On Monday I was walking the dogs up on the moors in a tee shirt. Two days later it was -3c and I was brushing an inch of snow from the car before setting off for a day on the river with my mate Karl. The weather added an hour to the journey and we tackled up in driving sleet and a biting cold north easterly. The first hour was pretty depressing, cold, wet and no fish! Towards lunchtime the temperature and my spirits lifted slightly as I started catching a few. I felt sure this lovely little wild brownie was a sewin when I hooked it as it spent more time in the air than in the water and putting a lovely bend in my fibreglass rod.
The day ended with very weak watery sun, but it was enough to see a hatch and catch a couple on a dry fly. So a very enjoyable, if cold day, with my final tally being 14 fish caught and safely released and of course a few that got away.
The weather is unseasonably warm, the ponds are alive with spawning frogs and the air is thick with insects. Snowdrops, daffodils and crocus are in bloom and the birds are collecting nest material. It's easy to be lulled into a false sense of security. Last March we saw the 'Beast from the East', dropping temperatures up here to -14 for a couple of weeks, undoing all the early preparations made by birds and amphibians.
When I'm not fishing I love walking the mountains and moors with a couple of the dogs. I'm looking forward to getting out on some of the upland lakes when the trout season starts next month. Some of these lakes are crammed with beautiful coloured truly wild brownies and are rarely visited by anglers. The one pictured below is teaming with natural invertebrates and it can be challenging to get a fish to take an artificial fly. Conversely some other lakes have less aquatic invertebrates and the fish rely on wind blown terrestrials for food - now these are the lakes where the resident spotties will happily rise for a well placed dry fly.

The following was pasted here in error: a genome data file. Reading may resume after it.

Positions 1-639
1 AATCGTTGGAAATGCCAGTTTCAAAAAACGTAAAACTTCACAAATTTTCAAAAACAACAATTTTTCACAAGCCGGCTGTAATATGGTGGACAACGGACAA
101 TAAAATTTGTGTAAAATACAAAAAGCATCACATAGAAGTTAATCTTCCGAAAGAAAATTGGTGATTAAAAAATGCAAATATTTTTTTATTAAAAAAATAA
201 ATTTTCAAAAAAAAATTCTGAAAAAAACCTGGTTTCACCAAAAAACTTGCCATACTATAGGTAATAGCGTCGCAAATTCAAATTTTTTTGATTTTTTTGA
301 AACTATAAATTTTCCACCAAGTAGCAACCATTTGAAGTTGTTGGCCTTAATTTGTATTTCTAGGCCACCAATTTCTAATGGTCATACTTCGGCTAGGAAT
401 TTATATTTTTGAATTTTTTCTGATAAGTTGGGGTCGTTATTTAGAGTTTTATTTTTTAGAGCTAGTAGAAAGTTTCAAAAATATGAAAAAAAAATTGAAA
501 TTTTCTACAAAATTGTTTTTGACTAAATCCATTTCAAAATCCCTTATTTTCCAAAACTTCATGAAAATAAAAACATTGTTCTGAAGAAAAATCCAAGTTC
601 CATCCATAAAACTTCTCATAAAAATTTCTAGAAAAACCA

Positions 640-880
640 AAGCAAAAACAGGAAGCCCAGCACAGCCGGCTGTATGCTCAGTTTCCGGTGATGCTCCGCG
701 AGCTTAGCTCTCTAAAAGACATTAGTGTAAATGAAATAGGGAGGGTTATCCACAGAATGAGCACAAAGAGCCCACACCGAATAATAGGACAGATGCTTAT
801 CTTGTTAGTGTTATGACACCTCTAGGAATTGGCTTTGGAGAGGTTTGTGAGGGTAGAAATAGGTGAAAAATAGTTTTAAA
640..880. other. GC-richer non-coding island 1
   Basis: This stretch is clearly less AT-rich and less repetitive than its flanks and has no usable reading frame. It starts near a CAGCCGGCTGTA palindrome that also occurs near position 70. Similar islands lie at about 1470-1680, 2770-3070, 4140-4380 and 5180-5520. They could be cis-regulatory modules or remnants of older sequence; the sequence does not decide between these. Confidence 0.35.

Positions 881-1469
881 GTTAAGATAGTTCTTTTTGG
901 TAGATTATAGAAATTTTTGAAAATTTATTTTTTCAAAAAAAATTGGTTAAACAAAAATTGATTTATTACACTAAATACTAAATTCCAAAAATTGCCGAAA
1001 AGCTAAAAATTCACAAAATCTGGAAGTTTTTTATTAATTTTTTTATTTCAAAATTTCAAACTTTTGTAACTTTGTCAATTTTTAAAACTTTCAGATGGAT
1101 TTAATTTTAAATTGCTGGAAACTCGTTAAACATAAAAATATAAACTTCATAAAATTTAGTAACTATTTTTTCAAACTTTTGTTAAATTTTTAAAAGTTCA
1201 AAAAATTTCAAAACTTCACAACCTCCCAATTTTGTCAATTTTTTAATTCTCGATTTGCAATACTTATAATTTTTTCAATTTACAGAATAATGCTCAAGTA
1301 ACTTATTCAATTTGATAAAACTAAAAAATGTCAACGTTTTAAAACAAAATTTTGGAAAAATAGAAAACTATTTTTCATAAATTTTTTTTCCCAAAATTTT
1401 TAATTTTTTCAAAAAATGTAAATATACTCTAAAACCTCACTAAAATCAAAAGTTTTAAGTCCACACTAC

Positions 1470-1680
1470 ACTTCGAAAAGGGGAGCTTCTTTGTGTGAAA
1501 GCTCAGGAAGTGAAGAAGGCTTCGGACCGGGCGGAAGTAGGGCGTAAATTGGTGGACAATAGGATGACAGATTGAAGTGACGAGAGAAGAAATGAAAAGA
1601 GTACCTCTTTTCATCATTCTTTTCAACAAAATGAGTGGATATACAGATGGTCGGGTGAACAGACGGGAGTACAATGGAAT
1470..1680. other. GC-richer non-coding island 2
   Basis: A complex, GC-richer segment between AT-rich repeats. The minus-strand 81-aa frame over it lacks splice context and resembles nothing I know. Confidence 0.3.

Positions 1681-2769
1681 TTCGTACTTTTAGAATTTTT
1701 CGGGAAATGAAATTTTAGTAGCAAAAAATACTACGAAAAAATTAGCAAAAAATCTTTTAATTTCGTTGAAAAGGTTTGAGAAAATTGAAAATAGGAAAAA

It's not unusual to catch out of season wild spotties when fishing for grayling. This beautiful specimen of a river Dee wild brown trout was quickly released unharmed.
Had a few hours on the river Dee yesterday, for most of the time it was lashing down with rain and a biting cold wind was blowing but the colder weather encouraged the fish to feed. Most were smaller grayling and 'spotties' but all were lively and good sport
The weather here is amazing. After a long, very cold winter and cool wet spring we've had weeks of unbroken hot, sunny weather. The rivers and lakes are low but surprisingly productive with brown trout, sea trout, grayling regularly being caught along with the occasional smolt.
I love summer fishing, there's not a lot better than standing waist deep in a river, fishing a dry fly, with the sun beating down.
The last few weeks have seen spectacular hatches of aquatic and terrestrial flies and the sport has been excellent. Long may it continue.
Whilst I love fishing the rivers in the region I equally enjoy taking a walk up into the mountains in search of truly wild spotties (brown trout).
This stunning large upland lake is full of wild brown trout that only get to see an artificial fly on my rare visits. This isn't a long thin lake but the reflected hills give that impression.
I usually tie spiders on #12 or #14 hooks but occasionally tie up a few on size 18's. these are tied in a range of colours and all have a starling hackle.
Dead easy to tie, perfect for tempting wild brownies and very effective on heavily fished waters.
A well known fly fishing guide and instructor John can often be found fishing or guiding on the Welsh Dee or passing his knowledge to others at game fairs and country shows.
guided fly fishing in North Wales
Guided fly fishing trips on rivers, streams and upland lakes in Snowdonia. and surrounding areas of North Wales.
Fishing for summer & winter grayling and wild brown trout.in the spectacular, tranquil countryside that is Snowdonia National Park.
Fly fishing lessons in North Wales
Fly fishing and casting lessons for beginners. Casting fault analysis, single handed spey, slack line and presentation casting tuition for more experienced fly fishers.
Develop your watercraft skills on freestone rivers and upland lakes.